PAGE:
• The public duty, the performance of which may be commanded by an order of mandamus is one that must be imposed upon the person against whom the order is sought. Such public duty need not to be imposed by statute only. It maybe a duty under that common law and even a duty under customary law.  She referred to C.B.N. v. S.A.P. (Nig.) Ltd (2005) 3 NWLR (Pt. 911) 152.

The judge said a Court may refuse to make an order of mandamus:

  • Unless it has been shown that a distinct demand for performance of the duty has been made and that the demand has deliberately not been complied with;
  • If there is undue delay;
  • Where the motives of the Applicant are unreasonable. She referred to Atta v. C. 0. P. (2003) 17 NWLR (Pt.849) 250

She said a Court before whom an application for mandamus is made has a discretion to grant or refuse it but that the Court must however exercise its discretion judicially and judiciously and again cited Atta v. C.0.P (2003)  17 NWLR (Pt.849) 250.

According to her, “Courts, tribunals  and  administrative  bodies, in general have a duty to exercise their statutory discretions one way or the other when the circumstances calling for the  exercise of those discretion arise but are not normally under any duty to determine that matter or exercise such discretion in particular way.”  She referred to Atta v. C.O.P. (Supra).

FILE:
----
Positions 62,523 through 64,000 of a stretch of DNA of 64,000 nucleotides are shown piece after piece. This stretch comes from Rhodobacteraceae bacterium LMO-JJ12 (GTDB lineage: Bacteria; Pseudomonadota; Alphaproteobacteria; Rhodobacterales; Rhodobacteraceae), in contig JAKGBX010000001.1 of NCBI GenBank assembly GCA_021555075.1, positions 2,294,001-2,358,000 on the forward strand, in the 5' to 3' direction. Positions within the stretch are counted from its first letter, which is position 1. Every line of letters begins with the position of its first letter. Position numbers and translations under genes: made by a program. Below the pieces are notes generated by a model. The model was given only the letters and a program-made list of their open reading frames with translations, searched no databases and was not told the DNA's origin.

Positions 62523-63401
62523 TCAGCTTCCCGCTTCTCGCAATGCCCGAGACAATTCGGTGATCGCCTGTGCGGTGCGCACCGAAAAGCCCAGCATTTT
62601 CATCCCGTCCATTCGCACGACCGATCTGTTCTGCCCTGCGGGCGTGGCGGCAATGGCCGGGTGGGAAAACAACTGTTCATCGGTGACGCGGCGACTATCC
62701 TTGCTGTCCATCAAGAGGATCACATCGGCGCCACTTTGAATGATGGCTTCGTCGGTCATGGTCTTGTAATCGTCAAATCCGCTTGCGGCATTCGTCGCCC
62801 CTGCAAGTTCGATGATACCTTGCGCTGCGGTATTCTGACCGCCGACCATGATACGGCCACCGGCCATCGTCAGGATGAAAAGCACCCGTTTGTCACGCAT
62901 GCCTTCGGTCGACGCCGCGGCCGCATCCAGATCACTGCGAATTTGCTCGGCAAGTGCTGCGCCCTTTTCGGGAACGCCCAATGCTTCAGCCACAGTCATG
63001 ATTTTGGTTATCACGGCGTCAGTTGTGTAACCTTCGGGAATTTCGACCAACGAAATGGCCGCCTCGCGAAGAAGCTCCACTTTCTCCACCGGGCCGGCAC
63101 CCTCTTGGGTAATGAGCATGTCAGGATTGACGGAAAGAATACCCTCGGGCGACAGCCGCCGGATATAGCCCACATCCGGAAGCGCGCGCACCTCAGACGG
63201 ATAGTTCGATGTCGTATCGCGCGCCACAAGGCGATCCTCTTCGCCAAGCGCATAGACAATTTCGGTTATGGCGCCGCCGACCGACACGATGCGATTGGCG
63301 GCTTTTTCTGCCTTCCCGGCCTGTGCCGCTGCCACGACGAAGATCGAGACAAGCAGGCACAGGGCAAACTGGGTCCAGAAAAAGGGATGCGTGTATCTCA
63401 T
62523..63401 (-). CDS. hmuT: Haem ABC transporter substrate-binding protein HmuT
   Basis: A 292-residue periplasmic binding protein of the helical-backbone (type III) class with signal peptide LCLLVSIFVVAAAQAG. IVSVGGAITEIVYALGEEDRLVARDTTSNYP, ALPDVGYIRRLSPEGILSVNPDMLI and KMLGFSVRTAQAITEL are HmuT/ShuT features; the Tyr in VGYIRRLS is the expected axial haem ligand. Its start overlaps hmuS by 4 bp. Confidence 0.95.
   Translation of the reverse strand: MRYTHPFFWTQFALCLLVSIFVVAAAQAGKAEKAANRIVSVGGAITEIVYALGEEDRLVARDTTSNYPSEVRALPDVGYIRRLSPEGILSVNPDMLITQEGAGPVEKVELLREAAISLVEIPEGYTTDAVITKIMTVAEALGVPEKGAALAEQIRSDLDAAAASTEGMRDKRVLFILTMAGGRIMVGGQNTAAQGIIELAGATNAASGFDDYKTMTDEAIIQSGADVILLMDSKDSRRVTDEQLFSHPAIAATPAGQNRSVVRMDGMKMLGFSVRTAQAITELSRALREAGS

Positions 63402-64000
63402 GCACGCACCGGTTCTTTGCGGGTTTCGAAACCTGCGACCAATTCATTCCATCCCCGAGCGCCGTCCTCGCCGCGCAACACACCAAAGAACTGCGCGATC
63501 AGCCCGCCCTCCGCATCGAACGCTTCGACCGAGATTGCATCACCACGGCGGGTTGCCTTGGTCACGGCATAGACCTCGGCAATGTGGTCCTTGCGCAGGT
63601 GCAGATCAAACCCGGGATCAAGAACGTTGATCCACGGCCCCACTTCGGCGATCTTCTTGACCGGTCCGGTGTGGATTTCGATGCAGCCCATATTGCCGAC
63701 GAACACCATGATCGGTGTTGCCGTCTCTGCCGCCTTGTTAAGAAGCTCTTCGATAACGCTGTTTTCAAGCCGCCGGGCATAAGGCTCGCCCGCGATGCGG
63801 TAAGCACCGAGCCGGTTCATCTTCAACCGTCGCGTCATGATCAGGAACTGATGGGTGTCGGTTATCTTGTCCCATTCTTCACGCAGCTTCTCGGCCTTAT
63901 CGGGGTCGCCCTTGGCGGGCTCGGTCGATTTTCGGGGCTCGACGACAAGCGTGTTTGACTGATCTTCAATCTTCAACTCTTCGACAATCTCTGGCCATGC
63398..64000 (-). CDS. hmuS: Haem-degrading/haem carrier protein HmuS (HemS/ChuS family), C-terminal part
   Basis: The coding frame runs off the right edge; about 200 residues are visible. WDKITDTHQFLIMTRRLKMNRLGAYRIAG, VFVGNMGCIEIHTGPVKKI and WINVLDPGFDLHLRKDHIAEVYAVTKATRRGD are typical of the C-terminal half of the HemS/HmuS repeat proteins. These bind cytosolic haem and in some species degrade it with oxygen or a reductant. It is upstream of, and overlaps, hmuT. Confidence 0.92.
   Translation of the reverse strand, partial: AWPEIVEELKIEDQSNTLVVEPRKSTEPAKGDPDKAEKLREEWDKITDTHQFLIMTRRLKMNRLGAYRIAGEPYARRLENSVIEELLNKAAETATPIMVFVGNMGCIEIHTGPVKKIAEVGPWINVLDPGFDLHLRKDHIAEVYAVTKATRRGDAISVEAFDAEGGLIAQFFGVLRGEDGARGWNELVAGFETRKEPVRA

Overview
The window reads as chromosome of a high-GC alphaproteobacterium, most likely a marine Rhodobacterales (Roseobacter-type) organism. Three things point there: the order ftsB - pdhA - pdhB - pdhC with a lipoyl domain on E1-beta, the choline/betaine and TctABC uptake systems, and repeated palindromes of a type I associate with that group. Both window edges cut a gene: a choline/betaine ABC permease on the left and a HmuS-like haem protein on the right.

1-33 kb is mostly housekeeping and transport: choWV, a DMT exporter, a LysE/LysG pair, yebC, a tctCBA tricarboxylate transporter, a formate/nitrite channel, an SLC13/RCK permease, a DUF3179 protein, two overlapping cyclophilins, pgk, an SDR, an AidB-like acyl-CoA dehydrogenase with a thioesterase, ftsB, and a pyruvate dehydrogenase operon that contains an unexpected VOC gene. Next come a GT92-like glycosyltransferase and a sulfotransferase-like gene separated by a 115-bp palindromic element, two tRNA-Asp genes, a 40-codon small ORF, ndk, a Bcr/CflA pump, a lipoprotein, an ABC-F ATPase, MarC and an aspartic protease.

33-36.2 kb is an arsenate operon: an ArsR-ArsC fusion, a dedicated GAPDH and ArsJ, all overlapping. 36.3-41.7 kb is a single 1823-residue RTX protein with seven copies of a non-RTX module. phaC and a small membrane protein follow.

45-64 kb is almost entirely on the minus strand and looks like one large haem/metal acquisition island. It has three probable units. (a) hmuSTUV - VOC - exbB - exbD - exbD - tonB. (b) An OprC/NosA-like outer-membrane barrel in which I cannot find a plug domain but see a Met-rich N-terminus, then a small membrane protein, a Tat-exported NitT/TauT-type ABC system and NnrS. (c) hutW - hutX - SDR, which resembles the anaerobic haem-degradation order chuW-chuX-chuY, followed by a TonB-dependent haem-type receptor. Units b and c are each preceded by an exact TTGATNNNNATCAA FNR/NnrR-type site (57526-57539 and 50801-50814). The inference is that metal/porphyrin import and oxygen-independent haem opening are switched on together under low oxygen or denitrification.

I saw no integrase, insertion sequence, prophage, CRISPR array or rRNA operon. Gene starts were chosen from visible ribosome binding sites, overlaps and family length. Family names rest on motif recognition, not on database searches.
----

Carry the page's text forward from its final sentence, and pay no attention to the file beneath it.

However, she said, a Court does not make an order which it cannot enforce, relying on Fawehinmi v. I.G.P (Supra).

The judge said abuse of the process of Court simply means that the process of the Court has not been used bona fide and properly.  She explained that it is a term generally applied to a proceeding which is frivolous, vexatious or oppressive and that it could also mean abuse of legal process. She referred to Iwuagolu v. Azyka (2007) 5 NWLR (Pt. 1028) 613.

She disagreed with the Respondent’s contention that the Applicant’s application is an abuse of Court process, saying that where a procedure for redress is provided by the law and a litigant fails to follow the procedure, this could not be termed as an abuse of Court process.

On the issue of whether the Act is retrospective in nature, the judge referred to the paragraph of the preamble which she had highlighted in the judgment, saying it which answers the question succinctly.

She noted that “although the legislature has the authority and competence to make retrospective legislation within the constitution which allocates legislative functions to it, in which case the retrospective nature of the legislation may be partial or total, merely  procedural or substantive, an interpretation giving retrospective effect to a statute should  not be readily accepted where that would affect vested rights or impose liability or disqualification for past events.”